By now you know that I’m a fantasy nut. Fantasy, science fiction, and Gothic horror, but mostly fantasy. For that reason, I discuss fantasy whenever possible. Today, that discussion comes in the form of a review. The book at the center of this post is Land of Mystica Series, Volume I: The Dream Walker by Michelle Murray.
For ages the magic in Mystica was tied to six wizards, three of light and three of darkness. The dark wizards went about causing mayhem and misery, and the light wizards would put out whatever fires the dark wizards started (literally and figuratively). Midnight, the most powerful of the dark wizards, regularly faced off with Lightning, the most powerful of the light wizards. One day Midnight decided he had had enough of fighting for control of Mystica and set out to eliminate his competition. To Midnight’s great surprise, his spell affected him as well, and he became just as trapped as the other wizards.
Magic in Mystica all but came to an end. Dragons turned to stone, and Ice People became trapped in their crystals. Only miniscule amounts of magic remained. Soon, even the wizards and the Goddess of the Sun faded into legend.
Until now. Someone has inadvertently set Midnight free, and he is bent on wreaking havoc and taking over Mystica. The land’s only hope is the Dream Walker, someone chosen specifically by the Dream Magic to wield it and save the world. The only problem: the Dream Walker is in our world.
Will the Dream Walker be able to reach Mystica in time to stop Midnight? Will she use her powers for good or for personal gain? Most importantly, who will try manipulate her or stand in her way?
Murray has put a lot of imaginative energy into this story. She has created a land with diverse geography, history, and cultures. She has also given Miranda the Dream Walker an interesting, albeit somewhat stereotypical, backstory. Some of the better parts of the novel come when Murray takes the time to describe Miranda’s surroundings. My favorite areas in Mystica would have to be the Plains, the Forest of the Lost, and the Dragon’s Lair, and I wish she had developed these areas and their people/creatures even further.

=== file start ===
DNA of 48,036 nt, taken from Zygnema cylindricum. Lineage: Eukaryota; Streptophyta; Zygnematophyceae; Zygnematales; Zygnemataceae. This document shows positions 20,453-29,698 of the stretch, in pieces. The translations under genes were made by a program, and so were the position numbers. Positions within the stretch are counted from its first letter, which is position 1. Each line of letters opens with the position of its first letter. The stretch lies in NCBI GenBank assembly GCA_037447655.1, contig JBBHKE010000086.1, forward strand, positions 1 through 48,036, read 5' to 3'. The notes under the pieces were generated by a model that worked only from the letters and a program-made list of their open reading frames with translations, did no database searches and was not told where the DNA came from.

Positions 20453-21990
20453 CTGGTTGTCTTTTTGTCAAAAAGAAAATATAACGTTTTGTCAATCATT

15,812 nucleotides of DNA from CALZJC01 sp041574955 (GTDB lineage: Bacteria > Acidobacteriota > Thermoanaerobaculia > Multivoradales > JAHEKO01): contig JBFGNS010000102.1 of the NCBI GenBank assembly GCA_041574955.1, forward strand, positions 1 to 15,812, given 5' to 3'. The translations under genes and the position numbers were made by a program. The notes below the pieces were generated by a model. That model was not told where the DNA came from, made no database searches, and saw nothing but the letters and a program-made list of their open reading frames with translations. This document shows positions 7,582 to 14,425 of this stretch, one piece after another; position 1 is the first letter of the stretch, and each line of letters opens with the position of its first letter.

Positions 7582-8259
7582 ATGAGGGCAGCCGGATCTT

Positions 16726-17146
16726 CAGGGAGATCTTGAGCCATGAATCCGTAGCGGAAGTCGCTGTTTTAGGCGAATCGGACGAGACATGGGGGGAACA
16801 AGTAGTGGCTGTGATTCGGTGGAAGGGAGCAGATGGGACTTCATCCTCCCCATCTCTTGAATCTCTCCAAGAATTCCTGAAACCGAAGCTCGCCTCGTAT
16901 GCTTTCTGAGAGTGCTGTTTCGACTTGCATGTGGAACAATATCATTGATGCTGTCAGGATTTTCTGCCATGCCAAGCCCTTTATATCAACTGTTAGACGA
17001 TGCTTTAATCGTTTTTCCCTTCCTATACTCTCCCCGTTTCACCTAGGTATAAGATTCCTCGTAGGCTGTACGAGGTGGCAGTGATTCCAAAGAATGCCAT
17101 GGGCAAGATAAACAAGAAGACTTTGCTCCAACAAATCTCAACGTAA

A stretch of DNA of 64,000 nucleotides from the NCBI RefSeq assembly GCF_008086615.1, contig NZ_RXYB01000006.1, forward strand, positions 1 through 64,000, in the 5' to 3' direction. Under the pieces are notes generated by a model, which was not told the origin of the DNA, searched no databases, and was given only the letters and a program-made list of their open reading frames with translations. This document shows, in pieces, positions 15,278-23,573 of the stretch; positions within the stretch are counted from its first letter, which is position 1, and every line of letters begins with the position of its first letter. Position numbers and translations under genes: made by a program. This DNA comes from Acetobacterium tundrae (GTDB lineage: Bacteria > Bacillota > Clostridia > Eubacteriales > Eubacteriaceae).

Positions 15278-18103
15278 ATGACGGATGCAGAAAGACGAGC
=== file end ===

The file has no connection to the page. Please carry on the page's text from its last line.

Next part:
My biggest qualm with this book is the writing style. Mind you, it’s not necessarily bad writing, it’s just not my style, especially for such a complex world and plot. Murray utilizes more of a storytelling kind of writing, as though she were telling a story to a child or by a campfire. This sort of style can work, but I expected something more detailed from the title and plot. I also had some issues with when Murray decided to graze over details and when she decided to go more in-depth. While Midnight was preparing for the spell, for example, Murray slows down and describes almost every step, which bogged down the narrative. However, when it comes to Miranda’s dreams and learning what she is, I feel the narrative goes too quickly.
This writing style makes the work better suited for, perhaps, middle grade readers. The plot and histories are a little more elaborate than what that age group is typically exposed to, but the storytelling feels most appropriate for readers not yet in high school. There’s some vague depictions of violence, tragedy, and death, but nothing I think would disturbed readers in this age bracket. (Except, of course, for my favorite scene in the novel, in which a person gets swallowed up by the Forest of the Lost, but I’ll leave it up to you to decide if that’s too creepy for younger readers.)
The storytelling does allow for Murray to hint at some future plot points which have influenced me to want to read the other books. Namely, she uses some of the exposition to tell the readers about things regarding the “watcher” which they would not have known in a more “showing” writing style. I can’t discuss these points any further for fear of spoilers, but when you read the book, you’ll know the parts of which I speak.
Unfortunately, the storytelling style robs the book of some of its emotional elements. Considering the battles, the pillaging, and the lingering memory of Miranda’s dead parents, I would have expected more emotion shown by Miranda and the people of Mystica. Nevertheless, the descriptions of any sadder parts seemed almost…robotic, at times.
The Dream Walker has a lot of proofreading issues as well. While they did not necessarily plague every paragraph, there were enough spelling and grammatical errors to detract from the reading experience. Fixing this issue is only a matter of more proofreading and re-releasing a version which is edited better.
Overall, the plot and the world which Murray has created are enough for me to recommend The Dream Walker to fantasy lovers. At only 154 pages, it’s a quick read, maybe even less than a day’s worth if you can sit down and read it all at once. The storytelling style isn’t my cup of tea, but I still felt compelled to continue reading until I reached the end to see how Miranda’s story turned out. Given that the world and characters are so complex, I wish that there had been more pages dedicated to these wonderful places and interesting people. Fortunately for me, this book is the first in a series, so hopefully Murray pursues the elements that captured my attention in the other novels.
You can buy The Dream Walker by Michelle Murray as an eBook and in print on Amazon.